A variety of bills came out of the 2017 state legislative session last week — some good, many bad, said State Rep. David Brock Smith, R-Port Orford.

Dock repair

Senate Bill 5530, which allocates lottery bond funds for dock repairs, will put a small dent in the cost the Port of Brookings Harbor will incur to replace the piles holding docks in the sport basin that were undermined by winter storms and floated away.

The bill gives $600,000 toward the repair of the piles, which weren’t long enough to reach bedrock when they were installed. The cost estimate to replace the docks is $3 million.

Tobacco age

Oregon is a governor’s signature away from increasing the age from 18 to 21 for people wanting to buy tobacco products — cigarettes, chew, electronic cigarettes, cigars and other items.

Senate Bill passed the state House on a 39 to 20. It will join California and Hawaii as the only states with the older age requirement.

Proponents say most smoking habits begin in high school, when peer pressure is high, and that high school kids are less inclined to know anyone 21 or older who will buy the cigarettes for them. They also believe it will save taxpayers more than $1.5 billion in annual healthcare costs related to smoking in the United States.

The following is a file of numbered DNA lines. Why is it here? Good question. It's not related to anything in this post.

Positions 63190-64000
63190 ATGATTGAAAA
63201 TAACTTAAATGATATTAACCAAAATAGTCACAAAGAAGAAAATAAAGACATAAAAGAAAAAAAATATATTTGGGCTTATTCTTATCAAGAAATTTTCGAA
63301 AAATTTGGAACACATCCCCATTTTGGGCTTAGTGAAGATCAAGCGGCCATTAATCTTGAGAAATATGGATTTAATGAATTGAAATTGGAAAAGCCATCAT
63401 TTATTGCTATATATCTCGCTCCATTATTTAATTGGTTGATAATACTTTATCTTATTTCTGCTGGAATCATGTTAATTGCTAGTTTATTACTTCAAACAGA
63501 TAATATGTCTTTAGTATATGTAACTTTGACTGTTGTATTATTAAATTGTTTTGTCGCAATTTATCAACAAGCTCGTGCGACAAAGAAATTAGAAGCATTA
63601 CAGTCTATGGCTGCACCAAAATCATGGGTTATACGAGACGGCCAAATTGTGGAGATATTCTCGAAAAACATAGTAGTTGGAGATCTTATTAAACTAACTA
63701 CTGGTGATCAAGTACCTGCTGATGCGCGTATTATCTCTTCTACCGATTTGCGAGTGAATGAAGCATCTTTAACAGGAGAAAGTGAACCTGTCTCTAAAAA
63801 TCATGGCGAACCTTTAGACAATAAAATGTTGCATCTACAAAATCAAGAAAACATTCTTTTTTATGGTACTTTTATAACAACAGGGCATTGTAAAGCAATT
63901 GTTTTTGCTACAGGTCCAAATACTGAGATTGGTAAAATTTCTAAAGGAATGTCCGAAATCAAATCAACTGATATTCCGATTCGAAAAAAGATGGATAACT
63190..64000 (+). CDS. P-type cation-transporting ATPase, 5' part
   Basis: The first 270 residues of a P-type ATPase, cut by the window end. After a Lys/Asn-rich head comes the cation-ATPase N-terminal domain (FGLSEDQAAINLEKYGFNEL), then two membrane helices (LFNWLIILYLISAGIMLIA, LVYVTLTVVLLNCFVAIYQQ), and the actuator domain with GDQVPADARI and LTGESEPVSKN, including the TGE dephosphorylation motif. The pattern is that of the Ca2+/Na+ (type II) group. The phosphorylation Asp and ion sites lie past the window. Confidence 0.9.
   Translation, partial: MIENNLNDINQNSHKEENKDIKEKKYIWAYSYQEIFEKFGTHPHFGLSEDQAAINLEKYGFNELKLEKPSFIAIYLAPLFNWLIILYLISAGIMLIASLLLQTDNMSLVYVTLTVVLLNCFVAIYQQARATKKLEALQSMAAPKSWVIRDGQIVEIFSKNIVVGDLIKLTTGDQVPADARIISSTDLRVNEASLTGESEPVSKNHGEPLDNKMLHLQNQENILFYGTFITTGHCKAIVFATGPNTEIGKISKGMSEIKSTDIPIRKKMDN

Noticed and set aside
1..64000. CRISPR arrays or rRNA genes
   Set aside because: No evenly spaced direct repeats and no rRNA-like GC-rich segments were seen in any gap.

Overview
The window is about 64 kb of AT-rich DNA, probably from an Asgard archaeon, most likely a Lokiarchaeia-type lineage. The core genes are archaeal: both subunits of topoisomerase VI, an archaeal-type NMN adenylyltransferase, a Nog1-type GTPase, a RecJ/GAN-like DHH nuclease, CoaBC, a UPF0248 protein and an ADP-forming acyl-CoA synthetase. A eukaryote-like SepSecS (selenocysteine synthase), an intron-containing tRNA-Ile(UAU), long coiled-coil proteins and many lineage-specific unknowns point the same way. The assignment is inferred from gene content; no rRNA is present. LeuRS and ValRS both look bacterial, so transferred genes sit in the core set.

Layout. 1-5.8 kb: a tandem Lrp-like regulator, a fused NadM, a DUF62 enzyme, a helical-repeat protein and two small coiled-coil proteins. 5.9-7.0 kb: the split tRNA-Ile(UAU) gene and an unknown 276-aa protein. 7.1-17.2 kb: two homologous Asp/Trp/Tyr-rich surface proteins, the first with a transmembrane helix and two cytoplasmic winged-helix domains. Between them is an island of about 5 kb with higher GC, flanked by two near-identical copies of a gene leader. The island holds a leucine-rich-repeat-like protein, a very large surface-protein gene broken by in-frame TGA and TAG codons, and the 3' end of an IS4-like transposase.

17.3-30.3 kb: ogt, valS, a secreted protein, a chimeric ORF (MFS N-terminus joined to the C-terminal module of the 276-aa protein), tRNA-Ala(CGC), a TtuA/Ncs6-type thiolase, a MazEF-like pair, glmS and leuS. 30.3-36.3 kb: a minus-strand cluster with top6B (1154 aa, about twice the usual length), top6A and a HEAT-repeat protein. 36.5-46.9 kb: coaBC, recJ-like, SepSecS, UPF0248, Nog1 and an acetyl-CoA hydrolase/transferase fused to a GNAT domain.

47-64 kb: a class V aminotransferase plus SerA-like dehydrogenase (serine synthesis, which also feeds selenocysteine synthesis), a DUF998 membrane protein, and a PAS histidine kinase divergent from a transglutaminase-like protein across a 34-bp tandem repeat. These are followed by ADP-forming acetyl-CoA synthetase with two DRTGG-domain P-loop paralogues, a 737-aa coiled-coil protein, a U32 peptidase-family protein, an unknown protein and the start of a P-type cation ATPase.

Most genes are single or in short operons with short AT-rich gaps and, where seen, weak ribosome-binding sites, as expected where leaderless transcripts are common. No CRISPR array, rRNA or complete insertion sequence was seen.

In Oregon, that cost is estimated to be about $700 per taxpayer, according to the American Cancer Society.

The bill was amended so minors are not penalized for having cigarettes in their possession, but rather to make it more difficult for them to buy them in the first place.

Affordable housing

Senate Bill 1051 will require that cities with more than 5,000 citizens finalize decisions within 100 days on housing applications for multi-family developments that include affordable units for low-income families.

It also mandates that cities with more than 2,500 citizens allow accessory dwelling units in all areas zoned as single-family residential, and for low-income housing to be built on church lands if the land is zoned for residential use.

The new legislation also prohibits a city from lowering the density of a proposed development if it is within the designated density of the zone, although cities will retain some authority to reduce density if there are health, safety or habitability concerns or other protections based on land use goals.

More taxes

The legislature approved a $5.3 billion transportation package that will repair aging infrastructure and develop more bicycle- and pedestrian-friendly routes, but they come with a price.

House Bill 2017 will increase gas taxes, payroll taxes, vehicle registration fees, new-car sales taxes and implement a sales tax of $15 on bicycles that cost more than $200.